13 Generic quality indicators and themes 2.4 Each quality indicator is, in turn, broken down into a number of themes that identify areas which may merit closer examination. For example, the indicator 6.1, Policy review and development, has four themes. The relationship between the high-level question, key area, generic quality indicator and themes is shown below. Key Area Key Question Generic Quality Indicator Themes Key Area 6: Policy development and planning How good is our management? No Quality Indicator Themes 6.1 Policy review and example development Range and appropriateness of policies Coherence with councilwide policy Links to vision, values and aims Formulating, disseminating, evaluating and updating policies Gathering and evaluating evidence on these four themes will help evaluators to draw conclusions about indicator 6.1, Policy review and development. When they link the evidence and evaluations for indicator 6.1 with those compiled in a similar way for indicators 6.2 and 6.3, they can draw conclusions about Key Area 6. By carrying out a similar process for Key Areas 7 and 8, and combining the evidence and evaluations with those for Key Area 6, evaluators can answer the high-level question: How good is our management?. The structure of all the high-level questions, key areas, generic quality indicators and themes is laid out in the following pages. 12 Guide 1 - General introduction and simple approach to using quality indicators to support self evaluation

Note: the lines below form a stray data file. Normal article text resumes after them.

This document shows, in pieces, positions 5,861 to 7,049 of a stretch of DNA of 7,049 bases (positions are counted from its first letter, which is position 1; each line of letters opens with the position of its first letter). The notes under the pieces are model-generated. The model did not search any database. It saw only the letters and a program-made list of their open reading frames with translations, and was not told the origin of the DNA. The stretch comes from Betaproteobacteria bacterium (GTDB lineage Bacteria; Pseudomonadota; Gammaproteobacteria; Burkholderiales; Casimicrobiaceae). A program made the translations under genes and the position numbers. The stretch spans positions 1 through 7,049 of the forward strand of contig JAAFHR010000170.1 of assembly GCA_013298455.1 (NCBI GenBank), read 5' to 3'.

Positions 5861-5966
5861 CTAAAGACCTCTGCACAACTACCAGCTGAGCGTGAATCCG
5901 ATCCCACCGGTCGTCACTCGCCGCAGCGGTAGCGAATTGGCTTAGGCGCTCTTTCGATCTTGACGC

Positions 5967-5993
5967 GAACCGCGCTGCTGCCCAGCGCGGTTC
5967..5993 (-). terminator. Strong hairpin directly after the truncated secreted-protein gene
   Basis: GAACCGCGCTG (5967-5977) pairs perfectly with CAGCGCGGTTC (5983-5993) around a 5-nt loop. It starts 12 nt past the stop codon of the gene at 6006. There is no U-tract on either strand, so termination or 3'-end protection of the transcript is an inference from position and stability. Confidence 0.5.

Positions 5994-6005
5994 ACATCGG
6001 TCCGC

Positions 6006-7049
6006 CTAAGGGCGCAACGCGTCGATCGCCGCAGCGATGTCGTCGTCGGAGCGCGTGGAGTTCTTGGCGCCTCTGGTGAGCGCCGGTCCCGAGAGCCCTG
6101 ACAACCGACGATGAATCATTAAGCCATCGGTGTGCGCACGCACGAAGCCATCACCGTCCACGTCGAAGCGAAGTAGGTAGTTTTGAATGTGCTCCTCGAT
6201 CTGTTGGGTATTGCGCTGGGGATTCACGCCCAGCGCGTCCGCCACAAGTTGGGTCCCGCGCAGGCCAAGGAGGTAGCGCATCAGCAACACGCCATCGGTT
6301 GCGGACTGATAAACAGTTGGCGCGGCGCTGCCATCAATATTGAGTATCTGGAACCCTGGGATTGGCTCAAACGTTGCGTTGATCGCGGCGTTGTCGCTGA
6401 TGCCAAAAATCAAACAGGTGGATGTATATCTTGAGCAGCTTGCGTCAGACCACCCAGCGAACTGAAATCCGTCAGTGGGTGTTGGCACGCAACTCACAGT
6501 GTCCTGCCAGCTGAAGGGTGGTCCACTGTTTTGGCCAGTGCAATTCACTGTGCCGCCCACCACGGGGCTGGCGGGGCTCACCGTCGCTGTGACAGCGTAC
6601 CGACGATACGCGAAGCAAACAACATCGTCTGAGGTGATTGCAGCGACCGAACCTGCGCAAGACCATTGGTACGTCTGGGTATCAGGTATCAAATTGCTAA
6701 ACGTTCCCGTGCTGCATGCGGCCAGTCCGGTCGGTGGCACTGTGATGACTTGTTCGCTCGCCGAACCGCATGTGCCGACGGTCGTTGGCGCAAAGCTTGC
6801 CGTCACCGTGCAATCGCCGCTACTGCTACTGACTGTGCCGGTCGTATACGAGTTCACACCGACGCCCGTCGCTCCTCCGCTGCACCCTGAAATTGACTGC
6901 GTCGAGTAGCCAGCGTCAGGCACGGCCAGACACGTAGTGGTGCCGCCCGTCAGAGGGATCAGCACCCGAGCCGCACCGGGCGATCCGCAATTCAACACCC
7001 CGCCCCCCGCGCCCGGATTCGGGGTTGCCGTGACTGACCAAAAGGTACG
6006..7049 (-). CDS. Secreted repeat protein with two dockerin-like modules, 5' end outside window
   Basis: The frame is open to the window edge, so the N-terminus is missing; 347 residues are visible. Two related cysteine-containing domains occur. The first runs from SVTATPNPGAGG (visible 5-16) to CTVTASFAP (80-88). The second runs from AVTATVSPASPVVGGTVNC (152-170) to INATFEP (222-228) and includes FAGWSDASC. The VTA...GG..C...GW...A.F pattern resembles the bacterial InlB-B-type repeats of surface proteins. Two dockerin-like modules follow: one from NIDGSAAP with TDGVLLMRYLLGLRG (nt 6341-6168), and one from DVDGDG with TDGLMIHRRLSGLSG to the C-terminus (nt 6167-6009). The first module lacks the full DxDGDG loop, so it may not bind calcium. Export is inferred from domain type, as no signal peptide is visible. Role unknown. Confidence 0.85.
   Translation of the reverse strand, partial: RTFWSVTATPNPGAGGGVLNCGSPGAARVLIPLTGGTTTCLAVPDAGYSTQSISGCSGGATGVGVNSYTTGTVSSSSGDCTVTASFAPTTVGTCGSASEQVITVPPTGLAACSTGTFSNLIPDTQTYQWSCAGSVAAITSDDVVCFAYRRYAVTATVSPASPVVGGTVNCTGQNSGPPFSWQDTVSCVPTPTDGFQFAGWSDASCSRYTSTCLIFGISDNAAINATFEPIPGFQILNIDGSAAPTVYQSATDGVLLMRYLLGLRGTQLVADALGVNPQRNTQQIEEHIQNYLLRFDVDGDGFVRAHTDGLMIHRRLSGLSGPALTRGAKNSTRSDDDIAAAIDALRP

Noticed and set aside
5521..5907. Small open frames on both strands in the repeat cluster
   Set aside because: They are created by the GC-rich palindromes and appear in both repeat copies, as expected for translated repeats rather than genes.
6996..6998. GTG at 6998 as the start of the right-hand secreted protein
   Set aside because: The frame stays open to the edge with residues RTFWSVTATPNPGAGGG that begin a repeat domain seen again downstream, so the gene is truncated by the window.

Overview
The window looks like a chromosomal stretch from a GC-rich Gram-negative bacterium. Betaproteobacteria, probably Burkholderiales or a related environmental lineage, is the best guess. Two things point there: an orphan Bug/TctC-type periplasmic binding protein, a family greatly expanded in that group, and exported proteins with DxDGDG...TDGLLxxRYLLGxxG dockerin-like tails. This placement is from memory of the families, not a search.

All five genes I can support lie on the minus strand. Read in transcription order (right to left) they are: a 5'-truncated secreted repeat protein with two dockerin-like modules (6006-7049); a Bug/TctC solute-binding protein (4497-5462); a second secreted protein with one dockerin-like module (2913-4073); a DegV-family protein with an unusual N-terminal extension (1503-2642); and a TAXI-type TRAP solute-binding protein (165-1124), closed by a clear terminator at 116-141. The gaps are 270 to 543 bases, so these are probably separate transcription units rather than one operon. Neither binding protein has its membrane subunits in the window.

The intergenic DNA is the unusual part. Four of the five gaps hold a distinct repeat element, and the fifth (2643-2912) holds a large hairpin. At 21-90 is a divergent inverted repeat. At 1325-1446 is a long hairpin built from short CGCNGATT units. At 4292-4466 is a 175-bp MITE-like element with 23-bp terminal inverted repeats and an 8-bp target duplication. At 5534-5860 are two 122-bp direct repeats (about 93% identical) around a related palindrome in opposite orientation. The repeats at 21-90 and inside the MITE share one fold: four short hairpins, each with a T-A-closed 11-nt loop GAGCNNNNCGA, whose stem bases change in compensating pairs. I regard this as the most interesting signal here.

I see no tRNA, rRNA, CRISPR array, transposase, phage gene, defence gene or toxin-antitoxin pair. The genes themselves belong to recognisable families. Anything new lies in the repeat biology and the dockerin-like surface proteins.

14 Key Area 1: Key performance outcomes What key outcomes have we achieved? No Quality Indicator Themes 1.1 Improvements in performance Performance data and measures showing trends over time Overall quality of services provided by individual services and across the Council as a whole Performance against aims, objectives and targets 1.2 Adherence to statutory principles and fulfilment of statutory duties Financial performance Compliance with legislation, and responsiveness to guidance and codes of practice Key Area 2: Impact on users of services How well do we meet the needs of our stakeholders? No Quality Indicator Themes 2.1 Impact on service users Quantitative and qualitative data that demonstrate the extent to which service users are: - treated equally and fairly - satisfied with the quality of services provided - involved and engaged in development and delivery of services Key Area 3: Impact on staff How well do we meet the needs of our stakeholders? No Quality Indicator Themes 3.1 Impact on staff Quantitative and qualitative data that demonstrate the extent to which staff: - are motivated, confident and valued - improve their practice through training and development activities - have positive experiences of the quality of central services and external/partner agencies - work effectively in teams 12 Guide 1 - General introduction and simple approach to using quality indicators to support self evaluation 13